British expansion of anti-tank capabilities as inspiration for the Czech Army
The United Kingdom introduced requirements for the anti-tank capabilities of the British Army of the future. The main features of the Battle Group Organic Anti-Armor (BGOAA) project are the effort to reduce costs through the use of existing and promising platforms, high mobility for future British troops and the integration of proven weapon systems. I will try to describe the extent to which the Czech Army can be inspired by the above-mentioned project in the following article.
The BGOAA project is in its infancy, but it is already a very promising project that aims to connect older anti-tank systems with current platforms. The main reason for launching this project is the proliferation of armored vehicles in less developed countries and, according to British officials, another reason is the "return of rivalry between the great powers". By this is meant Russia and China. Both countries have large numbers of tanks and other armored vehicles. As a reminder, after 2014, the 1st Guards Tank Army, numbering 600-800 tanks, was established in the Russian Western Military District. Russia in general still relies on ground forces, especially tanks supported by artillery.
Picture: As part of the BGOAA program, the British Army is developing several options for the deployment of anti-tank missile controls. These are locations on Boxer vehicles (pictured), Ajax, on a truck and also on a unmanned ground vehicle. | MBDA / CC BY-NC-ND
We could see the advantages of anti-tank guided missiles, for example, in the conflict over the Nagorno-Karabakh region, where anti-tank missiles, especially the Israeli Spike, were widely used. At that time, Azerbaijan was able (not only) to eliminate Armenian armored vehicles with the help of anti-tank missiles. In the event of a conflict between NATO and Russia, it will be crucial for NATO to destroy Russian armored vehicles and artillery. However, missiles can also be used to strike hardened ground targets. Some missiles, such as the American Hellfire, can also be used against slow-flying targets, such as helicopters or drones. The Hellfire missile is the basis of the new American IM-SHORAD mobile air defense system. Let us remind you that the Czech Army uses Spike missiles on Pandur II vehicles and also counts on anti-tank missiles for the new IFV. This means that the Czech Army certainly does not intend to get rid of this category of weapons. The BGOAA project offers the Czech Army an inspiration on how to continue developing anti-tank capabilities. The project deals with the placement of anti-tank missiles only on land vehicles, as their placement on drones and helicopters is a common practice in the British Army.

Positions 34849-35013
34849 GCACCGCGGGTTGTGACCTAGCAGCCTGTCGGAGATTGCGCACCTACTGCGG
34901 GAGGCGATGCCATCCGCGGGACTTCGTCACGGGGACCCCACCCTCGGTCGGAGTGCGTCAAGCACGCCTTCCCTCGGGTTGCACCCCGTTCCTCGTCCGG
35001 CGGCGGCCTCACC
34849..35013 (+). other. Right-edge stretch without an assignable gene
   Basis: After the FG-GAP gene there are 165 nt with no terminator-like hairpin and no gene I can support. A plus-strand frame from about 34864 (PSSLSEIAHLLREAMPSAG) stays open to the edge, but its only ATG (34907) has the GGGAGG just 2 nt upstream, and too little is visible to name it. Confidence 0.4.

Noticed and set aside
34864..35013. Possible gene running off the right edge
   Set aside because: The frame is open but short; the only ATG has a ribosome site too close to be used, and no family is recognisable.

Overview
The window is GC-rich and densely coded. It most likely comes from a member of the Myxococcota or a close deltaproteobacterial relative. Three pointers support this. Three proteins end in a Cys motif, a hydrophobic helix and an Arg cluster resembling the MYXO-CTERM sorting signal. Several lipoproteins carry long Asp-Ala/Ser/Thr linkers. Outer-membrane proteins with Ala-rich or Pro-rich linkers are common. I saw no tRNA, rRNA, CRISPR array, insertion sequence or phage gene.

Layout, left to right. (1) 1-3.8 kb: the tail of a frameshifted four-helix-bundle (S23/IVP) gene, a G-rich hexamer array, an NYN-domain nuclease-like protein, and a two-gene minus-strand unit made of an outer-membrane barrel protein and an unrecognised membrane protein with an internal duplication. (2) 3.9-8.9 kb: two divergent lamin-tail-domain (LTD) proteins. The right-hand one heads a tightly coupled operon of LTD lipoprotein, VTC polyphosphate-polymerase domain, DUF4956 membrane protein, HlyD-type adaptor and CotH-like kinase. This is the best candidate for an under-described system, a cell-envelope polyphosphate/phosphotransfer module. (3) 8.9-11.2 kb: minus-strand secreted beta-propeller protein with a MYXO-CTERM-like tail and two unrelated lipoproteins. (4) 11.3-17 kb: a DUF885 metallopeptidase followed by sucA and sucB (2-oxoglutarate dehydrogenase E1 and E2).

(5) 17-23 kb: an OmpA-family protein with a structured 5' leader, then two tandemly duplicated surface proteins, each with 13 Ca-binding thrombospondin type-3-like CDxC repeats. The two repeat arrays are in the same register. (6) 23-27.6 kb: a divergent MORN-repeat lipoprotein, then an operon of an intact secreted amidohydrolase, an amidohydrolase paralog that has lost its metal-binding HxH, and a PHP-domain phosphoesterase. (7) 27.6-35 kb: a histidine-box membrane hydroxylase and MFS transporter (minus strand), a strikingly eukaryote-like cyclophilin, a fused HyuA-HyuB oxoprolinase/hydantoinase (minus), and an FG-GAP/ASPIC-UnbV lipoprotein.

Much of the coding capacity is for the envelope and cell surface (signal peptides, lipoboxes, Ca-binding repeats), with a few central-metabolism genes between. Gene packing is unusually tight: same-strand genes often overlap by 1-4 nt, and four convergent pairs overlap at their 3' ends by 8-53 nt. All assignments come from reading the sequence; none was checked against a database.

As part of the BGOAA program, the British Army is developing several options for the deployment of anti-tank missile controls. These are locations on Boxer, Ajax, truck and unmanned land vehicle vehicles. All these categories of vehicles exist in the Czech Army.